The fifth track on this behemoth of an album—“Hype Zombies”—has officially solidified itself as my new hype track. This gem bleeds the feeling of a post-apocalyptic nightmare. The bassline crescendos and pauses and the result is absolutely hypnotic. It draws the image of a zombie rising from the ground, ready to seek revenge on the person responsible for graving it. Gunn lets the instrumentals haunt and linger on this piece, only delivering one verse and a brief chorus. I admittedly had to pause and listen to this one at least five times in a row before continuing the playthrough. Gunn’s declaration of war is, by far, my favorite track of hers to date and on par with the greats. Watch your back, as L.G. promises, “When it’s time / I’ll be back like a zombie.”
My first impression of “Take My Nirvana” was that it had the machine-like sound of early 2000s Meteora—which makes sense—this track was co-produced by Mike Shinoda of Linkin Park. The chorus on this track is top notch and catchy as fuck; another win for Gunn. It’s a 6-0 sweep.
The bloody confessions and emotional explosions take a back seat starting with “Senti-Mental,” a groover breath that offers clear words of encouragement. The placement of this track is superb as listeners go from the hype-inducing kick ass barrage from the first six tracks to a more mature, nurturing sound. At one point, I thought Gunn shifted her message, but it’s important to note that she lofts, “If I were sentimental.” Translation: she isn’t.
This tonal shift continues throughout the journeyful “Anywhere But Here,” the introspective “Headlights,” and the reminiscent “Love is A…” The dual-toned project will definitely attract a myriad of listeners or at the very least, will help fans expunge all of their various emotions.
“Anywhere But Here” sounds infectious and intoxicating. It almost feels like Gunn is influenced by some extraneous source here, and it feels like a slight deviation from the kick ass mentality established prior. My first instinct was that this song is a flashback to the brighter blips of the failed moments of yesteryear. Gunn and co. snapped on the production cues here.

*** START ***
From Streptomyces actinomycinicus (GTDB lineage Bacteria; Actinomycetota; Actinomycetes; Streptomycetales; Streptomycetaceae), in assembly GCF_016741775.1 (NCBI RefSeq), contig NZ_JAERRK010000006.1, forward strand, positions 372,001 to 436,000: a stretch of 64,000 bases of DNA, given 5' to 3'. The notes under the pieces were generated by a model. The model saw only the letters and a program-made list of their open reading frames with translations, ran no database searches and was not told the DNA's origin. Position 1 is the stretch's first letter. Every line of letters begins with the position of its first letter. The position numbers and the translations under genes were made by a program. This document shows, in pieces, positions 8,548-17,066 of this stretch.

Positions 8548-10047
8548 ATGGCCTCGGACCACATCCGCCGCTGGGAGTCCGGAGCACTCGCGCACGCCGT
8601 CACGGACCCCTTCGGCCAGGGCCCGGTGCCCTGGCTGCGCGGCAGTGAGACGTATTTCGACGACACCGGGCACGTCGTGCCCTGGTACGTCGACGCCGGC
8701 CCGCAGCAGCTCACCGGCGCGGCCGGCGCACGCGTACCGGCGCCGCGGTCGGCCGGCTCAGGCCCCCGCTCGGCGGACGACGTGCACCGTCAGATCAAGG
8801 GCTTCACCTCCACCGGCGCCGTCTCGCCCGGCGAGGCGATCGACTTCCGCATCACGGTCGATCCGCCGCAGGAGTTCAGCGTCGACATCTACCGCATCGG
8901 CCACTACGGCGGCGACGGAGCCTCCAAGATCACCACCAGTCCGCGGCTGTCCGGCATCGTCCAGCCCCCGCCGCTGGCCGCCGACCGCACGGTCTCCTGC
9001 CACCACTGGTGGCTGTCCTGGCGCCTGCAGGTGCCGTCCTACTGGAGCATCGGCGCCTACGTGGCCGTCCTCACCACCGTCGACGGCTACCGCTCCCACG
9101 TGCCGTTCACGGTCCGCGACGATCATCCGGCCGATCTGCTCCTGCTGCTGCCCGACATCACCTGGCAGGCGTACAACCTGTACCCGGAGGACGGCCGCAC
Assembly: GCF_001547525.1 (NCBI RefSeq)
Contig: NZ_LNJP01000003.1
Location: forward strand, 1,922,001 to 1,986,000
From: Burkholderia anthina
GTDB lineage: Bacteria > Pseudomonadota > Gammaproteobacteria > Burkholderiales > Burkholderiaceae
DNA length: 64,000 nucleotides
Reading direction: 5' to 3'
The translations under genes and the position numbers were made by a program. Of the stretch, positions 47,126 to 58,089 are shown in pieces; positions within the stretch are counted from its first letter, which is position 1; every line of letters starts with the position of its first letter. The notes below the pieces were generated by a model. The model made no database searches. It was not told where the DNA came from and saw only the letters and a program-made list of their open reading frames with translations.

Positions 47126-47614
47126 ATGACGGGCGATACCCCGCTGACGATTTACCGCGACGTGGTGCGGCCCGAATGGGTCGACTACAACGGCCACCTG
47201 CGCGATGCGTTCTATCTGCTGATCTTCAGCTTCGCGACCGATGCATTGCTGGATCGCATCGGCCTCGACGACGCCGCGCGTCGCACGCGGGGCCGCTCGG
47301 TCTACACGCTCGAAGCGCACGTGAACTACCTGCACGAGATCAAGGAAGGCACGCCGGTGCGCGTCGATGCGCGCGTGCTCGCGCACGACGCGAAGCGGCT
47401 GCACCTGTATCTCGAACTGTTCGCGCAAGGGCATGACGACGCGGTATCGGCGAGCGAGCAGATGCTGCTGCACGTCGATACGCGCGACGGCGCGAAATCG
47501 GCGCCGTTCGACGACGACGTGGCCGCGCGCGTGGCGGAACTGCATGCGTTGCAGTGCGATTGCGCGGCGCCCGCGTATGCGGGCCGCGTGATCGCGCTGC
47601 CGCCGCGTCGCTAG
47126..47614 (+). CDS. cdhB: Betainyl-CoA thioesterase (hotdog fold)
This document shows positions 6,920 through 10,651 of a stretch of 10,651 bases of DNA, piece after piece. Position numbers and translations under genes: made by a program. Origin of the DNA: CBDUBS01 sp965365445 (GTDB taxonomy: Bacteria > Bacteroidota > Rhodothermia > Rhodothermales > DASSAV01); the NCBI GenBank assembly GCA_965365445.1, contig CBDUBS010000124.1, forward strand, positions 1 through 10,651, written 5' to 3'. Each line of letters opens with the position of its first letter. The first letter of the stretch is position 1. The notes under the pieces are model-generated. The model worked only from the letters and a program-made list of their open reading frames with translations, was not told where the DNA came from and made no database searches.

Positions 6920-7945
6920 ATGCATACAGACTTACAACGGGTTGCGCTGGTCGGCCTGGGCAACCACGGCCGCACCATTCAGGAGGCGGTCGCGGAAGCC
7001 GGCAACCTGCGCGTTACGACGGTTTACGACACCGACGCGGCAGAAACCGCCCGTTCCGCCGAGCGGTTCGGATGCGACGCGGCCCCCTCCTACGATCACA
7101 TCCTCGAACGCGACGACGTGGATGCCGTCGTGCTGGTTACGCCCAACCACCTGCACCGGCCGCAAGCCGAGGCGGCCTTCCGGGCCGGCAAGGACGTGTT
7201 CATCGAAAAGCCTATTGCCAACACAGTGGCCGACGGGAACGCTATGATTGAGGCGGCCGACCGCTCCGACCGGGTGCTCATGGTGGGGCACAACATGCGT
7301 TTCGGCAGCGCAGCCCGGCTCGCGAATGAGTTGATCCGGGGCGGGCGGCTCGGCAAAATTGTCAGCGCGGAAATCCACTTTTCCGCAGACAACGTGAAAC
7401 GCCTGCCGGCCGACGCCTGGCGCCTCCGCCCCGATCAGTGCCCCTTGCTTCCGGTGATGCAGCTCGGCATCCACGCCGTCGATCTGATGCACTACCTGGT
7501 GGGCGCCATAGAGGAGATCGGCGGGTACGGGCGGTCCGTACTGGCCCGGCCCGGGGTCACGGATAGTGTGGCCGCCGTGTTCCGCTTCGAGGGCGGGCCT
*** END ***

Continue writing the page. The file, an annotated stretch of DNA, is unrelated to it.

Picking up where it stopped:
“Headlights” and “Love is A…” trickle together, extending the flashback, thus allowing the audience into Gunn’s mind. Listeners should be left questioning what forces pressed her to declare war.
We snap back to reality on “Evergreen.” Gunn has been vocal about the meaning of this album’s title as well as this track’s title, saying that the word is defined as fresh, timeless, and renewing. It’s no secret that Gunn is constantly improving her skills and sound; she accomplishes this feat seemingly naturally.
Overall, Evergreen balances six instrumentally astonishing scream-’em-out bangers with five deeply introspective and reflective pieces. This album is truly anti-formula and anti-instant gratification, as is the goal of Gunn. These two things frustrate the seasoned artist and producer as she has expressed in various interviews.
Gunn’s message is simple: everyone can and should take a stand against the challenges they face. Her work offers two equally viable strategies to doing so—crash through and break free of the shackles that chain you or sit back, analyze the situation and craft a plan that allows your strengths to shine brightly.
According to Gunn, “We do ourselves a disservice by restricting one another to these metaphorical cages.” Dear reader, it’s time to break free from yours.
Evergreen is out tomorrow.